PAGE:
The Sky is Falling

3 minute read

I was thinking about writing a lengthy post a while back discussing what people should do regarding financial developments at that time. This was a few months back when the sub-prime mortgage crisis was being unearthed. Initial estimates at total losses on subprime and similar mortgages ranged from $150 billion to $400 billion. This was comparable of rivaling the Savings and Loan meltdown (1986-95). Even now the damage is still not known. Just this past week the government had to bail out Bear Stearns. Bear Stearns got in trouble by investing heavily in securities backed by pools of subprime mortgages. If this happened to one of Wall Street’s biggest firms could there be others too? Don’t expect the subprime mortgage crisis to be over anytime soon. The government is trying to help but they can only to so much. There will still be more home foreclosures. House prices will continue to slide.

Last summer I thought that right now would be around the right time to buy a house. While I think right now is not a bad time to buy, I still think it is taking an undue risk. I reformulated my prediction into thinking a great time to buy would be about a year from now. The housing market is a slower beast than I once thought.

Builders have built an overabundance of houses these past few years but people have stopped buying, now you see an oversupply on the market. Yet prices are sticky, homeowners don’t believe the prices of their homes are down. Conditions are occurring now that will lower the average consumer’s bottom line. Homeowners who think they can wait it out will find out they cannot. My family realizes that we cannot hold onto our 2nd house and I am actually helping us sell it through an online auction. Financial instability will have to trickle down before you start seeing any effect on the selling end of the housing market. Eventually this will occur and you will see the prices developing into what houses are really worth. I wouldn’t be surprised if you will see prices drop 10 percent.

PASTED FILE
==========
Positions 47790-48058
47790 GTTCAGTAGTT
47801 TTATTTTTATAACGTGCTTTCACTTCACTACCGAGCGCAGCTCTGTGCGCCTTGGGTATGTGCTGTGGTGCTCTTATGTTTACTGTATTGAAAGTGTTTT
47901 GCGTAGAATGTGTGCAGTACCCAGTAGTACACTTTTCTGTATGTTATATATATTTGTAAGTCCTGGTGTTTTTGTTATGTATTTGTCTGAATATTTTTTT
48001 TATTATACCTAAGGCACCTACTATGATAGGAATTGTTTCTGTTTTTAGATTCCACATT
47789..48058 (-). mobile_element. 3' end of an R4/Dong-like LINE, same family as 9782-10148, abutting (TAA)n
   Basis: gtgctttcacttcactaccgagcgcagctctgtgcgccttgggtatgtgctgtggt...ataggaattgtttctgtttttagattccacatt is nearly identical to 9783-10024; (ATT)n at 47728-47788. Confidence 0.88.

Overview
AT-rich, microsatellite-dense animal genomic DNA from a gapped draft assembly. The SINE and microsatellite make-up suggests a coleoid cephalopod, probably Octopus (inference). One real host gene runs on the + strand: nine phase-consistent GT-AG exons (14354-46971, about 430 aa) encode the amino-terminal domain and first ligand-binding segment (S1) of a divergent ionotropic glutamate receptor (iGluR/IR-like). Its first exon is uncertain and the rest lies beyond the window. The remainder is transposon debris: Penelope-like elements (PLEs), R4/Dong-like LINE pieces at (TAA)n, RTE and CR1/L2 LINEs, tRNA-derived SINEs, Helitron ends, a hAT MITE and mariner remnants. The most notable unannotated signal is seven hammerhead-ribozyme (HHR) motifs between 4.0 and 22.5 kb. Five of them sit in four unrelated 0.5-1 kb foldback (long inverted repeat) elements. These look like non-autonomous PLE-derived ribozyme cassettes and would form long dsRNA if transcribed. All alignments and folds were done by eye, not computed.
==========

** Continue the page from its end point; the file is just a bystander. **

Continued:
What about the rest of the economy?

Well the subprime crisis has drained liquidity from the markets. One of the responses from the government is slashing interest rates. If the interest rates sinks much lower then inflation will start increasing. Our Dollar is weak enough as it is and our 3 trillion national debt is only increasing. Don’t expect much to change this year as it is an election year. Oil prices are at an all time high. There is a slim chance that oil prices will be going down this year, Bush already tried.

Most analysts now believe we are in a recession. The average consumer will see higher prices for just about everything including food, gas, utilities, health care, cars, furniture, and household equipment. On top of that the Labor department reported the net loss of 63,000 jobs for February, the worst job losses in five years. Predicting how long this downturn will last is too difficult a task. The best I can do is to put it in perspective. The average bear-market decline has been around 35%. Presently the Nasdaq has been around 25% off its high. The average length of a bear market has been 18 months, but more recent ones have been shorter. This one is already 4 and a half months old.

In these times having patience is the key, lay low for a while. Don’t needlessly throw your money away. It is dumb to throw your money away on a McMansion or a monster gas guzzler SUV. Instead save that money and pay off your loans. Maybe invest some money in companies that develop solar panels. If you are young you can take bigger risks. Start your own business. If you fail, you’ll have plenty of time to pick yourself back up.

The sky will not fall, but the forecast looks stormy.